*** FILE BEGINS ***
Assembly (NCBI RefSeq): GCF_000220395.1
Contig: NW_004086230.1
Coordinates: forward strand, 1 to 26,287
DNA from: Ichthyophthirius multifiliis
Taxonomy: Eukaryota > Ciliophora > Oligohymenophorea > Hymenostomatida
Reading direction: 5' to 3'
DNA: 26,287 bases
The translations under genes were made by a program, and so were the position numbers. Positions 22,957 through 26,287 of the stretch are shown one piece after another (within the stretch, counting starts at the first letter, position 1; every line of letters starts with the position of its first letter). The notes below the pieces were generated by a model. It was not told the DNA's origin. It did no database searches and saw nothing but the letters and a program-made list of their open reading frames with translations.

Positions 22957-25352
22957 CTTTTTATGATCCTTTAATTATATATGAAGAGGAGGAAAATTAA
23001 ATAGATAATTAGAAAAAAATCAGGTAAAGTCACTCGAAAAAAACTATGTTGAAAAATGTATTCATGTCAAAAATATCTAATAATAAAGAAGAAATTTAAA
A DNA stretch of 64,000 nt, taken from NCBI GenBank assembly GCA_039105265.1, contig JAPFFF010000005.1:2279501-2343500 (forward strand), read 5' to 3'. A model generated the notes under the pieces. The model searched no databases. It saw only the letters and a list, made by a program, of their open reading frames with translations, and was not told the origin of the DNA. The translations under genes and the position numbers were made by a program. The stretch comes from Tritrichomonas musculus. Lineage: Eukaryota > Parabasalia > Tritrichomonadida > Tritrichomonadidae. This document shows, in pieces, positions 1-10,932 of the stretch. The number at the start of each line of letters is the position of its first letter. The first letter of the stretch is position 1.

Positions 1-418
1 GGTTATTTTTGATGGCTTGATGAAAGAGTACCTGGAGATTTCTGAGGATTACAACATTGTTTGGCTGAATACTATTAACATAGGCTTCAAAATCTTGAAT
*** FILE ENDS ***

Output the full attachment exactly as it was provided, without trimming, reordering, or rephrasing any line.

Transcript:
Assembly (NCBI RefSeq): GCF_000220395.1
Contig: NW_004086230.1
Coordinates: forward strand, 1 to 26,287
DNA from: Ichthyophthirius multifiliis
Taxonomy: Eukaryota > Ciliophora > Oligohymenophorea > Hymenostomatida
Reading direction: 5' to 3'
DNA: 26,287 bases
The translations under genes were made by a program, and so were the position numbers. Positions 22,957 through 26,287 of the stretch are shown one piece after another (within the stretch, counting starts at the first letter, position 1; every line of letters starts with the position of its first letter). The notes below the pieces were generated by a model. It was not told the DNA's origin. It did no database searches and saw nothing but the letters and a program-made list of their open reading frames with translations.

Positions 22957-25352
22957 CTTTTTATGATCCTTTAATTATATATGAAGAGGAGGAAAATTAA
23001 ATAGATAATTAGAAAAAAATCAGGTAAAGTCACTCGAAAAAAACTATGTTGAAAAATGTATTCATGTCAAAAATATCTAATAATAAAGAAGAAATTTAAA
A DNA stretch of 64,000 nt, taken from NCBI GenBank assembly GCA_039105265.1, contig JAPFFF010000005.1:2279501-2343500 (forward strand), read 5' to 3'. A model generated the notes under the pieces. The model searched no databases. It saw only the letters and a list, made by a program, of their open reading frames with translations, and was not told the origin of the DNA. The translations under genes and the position numbers were made by a program. The stretch comes from Tritrichomonas musculus. Lineage: Eukaryota > Parabasalia > Tritrichomonadida > Tritrichomonadidae. This document shows, in pieces, positions 1-10,932 of the stretch. The number at the start of each line of letters is the position of its first letter. The first letter of the stretch is position 1.

Positions 1-418
1 GGTTATTTTTGATGGCTTGATGAAAGAGTACCTGGAGATTTCTGAGGATTACAACATTGTTTGGCTGAATACTATTAACATAGGCTTCAAAATCTTGAAT